Now, if you have fresh, sweet, summer corn that's straight from the market, there's no need to liven it up, really. It's perfect just cooked plain with some butter and salt. But maybe you've eaten it 22 times in the past month and want to add a little oomph. Or maybe you're just not a purist when it comes to corn. Well, here are some easy things you can do to make it pop (pun intended)...
Don't forget, by the way, our tip for microwaving corn. It takes three minutes!
And now for ways to jazz it up:
1. Grill it—with the butter already on. We know many of you are already grilling your corn along with your burgers and steaks. But we saw this great tip in Martha Stewart Living (can't remember if it was in a back issue or a recent one...): Peel back the corn husks, but leave them attached to the base. Remove the silks and slather each cob with butter (herb butter is even better). Pull the husks back up to cover the corn and tie them into a little knot at the top to keep them closed. The butter will keep the kernels moist and seasoned while they cook on the grill.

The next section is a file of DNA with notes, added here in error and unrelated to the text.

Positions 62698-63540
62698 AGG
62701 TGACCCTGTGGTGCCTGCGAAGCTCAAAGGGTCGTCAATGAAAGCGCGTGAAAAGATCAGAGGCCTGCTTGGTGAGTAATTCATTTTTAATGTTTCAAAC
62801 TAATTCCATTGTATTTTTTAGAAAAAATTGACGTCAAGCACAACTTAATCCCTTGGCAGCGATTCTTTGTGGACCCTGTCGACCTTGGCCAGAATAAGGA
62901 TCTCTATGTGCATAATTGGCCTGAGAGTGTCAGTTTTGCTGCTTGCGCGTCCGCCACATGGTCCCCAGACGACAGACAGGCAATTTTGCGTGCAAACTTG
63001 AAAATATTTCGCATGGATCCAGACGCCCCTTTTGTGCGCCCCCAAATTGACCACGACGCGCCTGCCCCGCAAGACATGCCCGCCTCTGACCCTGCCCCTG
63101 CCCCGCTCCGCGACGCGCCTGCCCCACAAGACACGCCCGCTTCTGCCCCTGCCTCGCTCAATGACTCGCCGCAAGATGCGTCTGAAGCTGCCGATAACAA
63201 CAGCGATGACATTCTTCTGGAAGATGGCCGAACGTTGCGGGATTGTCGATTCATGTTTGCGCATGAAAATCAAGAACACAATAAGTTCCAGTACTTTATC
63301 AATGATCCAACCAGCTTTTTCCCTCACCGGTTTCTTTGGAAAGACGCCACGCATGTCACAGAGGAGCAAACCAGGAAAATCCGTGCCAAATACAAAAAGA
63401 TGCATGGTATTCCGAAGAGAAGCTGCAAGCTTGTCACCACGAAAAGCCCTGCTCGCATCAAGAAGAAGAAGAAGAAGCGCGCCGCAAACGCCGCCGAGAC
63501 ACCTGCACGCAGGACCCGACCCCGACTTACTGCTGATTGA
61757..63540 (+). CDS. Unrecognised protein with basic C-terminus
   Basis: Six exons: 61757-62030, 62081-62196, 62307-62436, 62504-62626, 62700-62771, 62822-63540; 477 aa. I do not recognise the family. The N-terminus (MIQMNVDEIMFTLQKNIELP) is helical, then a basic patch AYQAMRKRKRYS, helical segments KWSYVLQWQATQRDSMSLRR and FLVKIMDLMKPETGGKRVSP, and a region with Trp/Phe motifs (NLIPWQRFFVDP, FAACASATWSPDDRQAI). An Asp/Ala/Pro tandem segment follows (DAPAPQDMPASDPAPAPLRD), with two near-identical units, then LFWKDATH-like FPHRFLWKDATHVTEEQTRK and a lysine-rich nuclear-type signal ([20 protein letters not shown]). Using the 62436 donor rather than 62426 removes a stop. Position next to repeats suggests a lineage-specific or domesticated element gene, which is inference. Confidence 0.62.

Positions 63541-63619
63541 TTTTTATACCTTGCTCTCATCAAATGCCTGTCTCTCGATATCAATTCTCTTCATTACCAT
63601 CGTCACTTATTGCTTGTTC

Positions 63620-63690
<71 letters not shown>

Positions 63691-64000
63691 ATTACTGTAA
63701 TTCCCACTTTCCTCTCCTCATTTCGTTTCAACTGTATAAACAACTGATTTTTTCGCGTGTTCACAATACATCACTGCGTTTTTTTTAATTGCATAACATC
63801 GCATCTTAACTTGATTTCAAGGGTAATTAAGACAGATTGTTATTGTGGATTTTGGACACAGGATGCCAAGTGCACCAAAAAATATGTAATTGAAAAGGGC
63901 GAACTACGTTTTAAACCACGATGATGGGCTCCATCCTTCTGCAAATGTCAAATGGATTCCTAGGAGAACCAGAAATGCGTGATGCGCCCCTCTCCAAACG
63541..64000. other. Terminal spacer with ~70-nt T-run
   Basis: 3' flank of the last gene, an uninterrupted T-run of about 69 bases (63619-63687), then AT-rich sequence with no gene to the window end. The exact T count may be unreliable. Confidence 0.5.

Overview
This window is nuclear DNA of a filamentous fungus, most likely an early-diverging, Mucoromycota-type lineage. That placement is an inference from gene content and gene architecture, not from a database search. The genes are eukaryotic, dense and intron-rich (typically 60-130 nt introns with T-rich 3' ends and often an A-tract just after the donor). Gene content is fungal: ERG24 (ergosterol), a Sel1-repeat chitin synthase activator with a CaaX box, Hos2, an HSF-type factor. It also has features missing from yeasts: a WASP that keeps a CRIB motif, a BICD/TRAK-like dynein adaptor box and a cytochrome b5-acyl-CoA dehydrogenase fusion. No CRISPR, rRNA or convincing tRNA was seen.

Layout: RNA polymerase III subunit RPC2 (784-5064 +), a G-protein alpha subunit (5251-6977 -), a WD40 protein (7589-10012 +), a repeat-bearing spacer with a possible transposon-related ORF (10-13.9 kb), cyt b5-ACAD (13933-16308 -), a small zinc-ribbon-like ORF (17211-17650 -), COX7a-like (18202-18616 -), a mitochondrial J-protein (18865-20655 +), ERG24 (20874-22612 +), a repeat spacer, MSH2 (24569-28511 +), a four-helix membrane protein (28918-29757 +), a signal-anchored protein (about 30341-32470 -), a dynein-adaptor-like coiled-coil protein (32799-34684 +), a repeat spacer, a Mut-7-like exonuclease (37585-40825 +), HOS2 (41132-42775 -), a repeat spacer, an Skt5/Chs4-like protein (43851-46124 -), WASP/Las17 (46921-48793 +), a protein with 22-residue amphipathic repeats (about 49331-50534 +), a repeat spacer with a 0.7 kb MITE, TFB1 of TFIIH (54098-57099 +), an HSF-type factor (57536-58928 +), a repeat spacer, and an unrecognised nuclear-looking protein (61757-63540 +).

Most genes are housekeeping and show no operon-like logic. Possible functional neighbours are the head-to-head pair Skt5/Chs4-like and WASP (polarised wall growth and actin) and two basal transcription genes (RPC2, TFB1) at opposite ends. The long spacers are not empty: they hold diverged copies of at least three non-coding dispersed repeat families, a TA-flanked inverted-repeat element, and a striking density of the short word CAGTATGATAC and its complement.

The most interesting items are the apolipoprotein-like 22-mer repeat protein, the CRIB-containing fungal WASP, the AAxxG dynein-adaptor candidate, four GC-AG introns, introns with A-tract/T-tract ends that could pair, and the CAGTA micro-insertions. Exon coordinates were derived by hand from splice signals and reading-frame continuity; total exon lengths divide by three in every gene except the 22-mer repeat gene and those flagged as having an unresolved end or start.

2. Top it with crumbled cheese. You've probably seen this at Latin American restaurants: corn covered in a fluffy white cloud of delicate cheese. It's delicious, and it's easy. Crumble some queso fresco into tiny pieces on a large platter. Brush the cooked corn cobs with butter and roll in the cheese. Maybe squeeze a lime over the top. Or follow Sara Kate's instructions for grilled corn with balsamic vinegar, parmesan, and fresh mint.
3. Sprinkle it with smoked paprika. Corn and bacon are great partners. Smoked paprika tastes like bacon.
4. Glaze it with barbecue sauce. While your cobs are cooking on the grill (without their husks), baste them with barbecue sauce so that it creates a nice, smoky, sweet glaze. To make this faster (and reduce the likelihood that the sugar in the sauce will burn), we'd blanch the corn in water beforehand. Try our recipe for Sweet and Tangy Homemade Barbecue Sauce.
5. Treat it like a baked potato. Drizzle sour cream, sprinkle diced onion or cheddar cheese, crumble some cooked bacon... Any of those toppings you'd normally see on a "loaded" baked potato would be good on corn. Just don't overdo it, or you'll forget you're eating corn in the first place.
This is just the tip of the iceberg, of course. There are all kinds of herbs and seasonings you can put on corn (lime and chile powder is a classic combination). What do you do?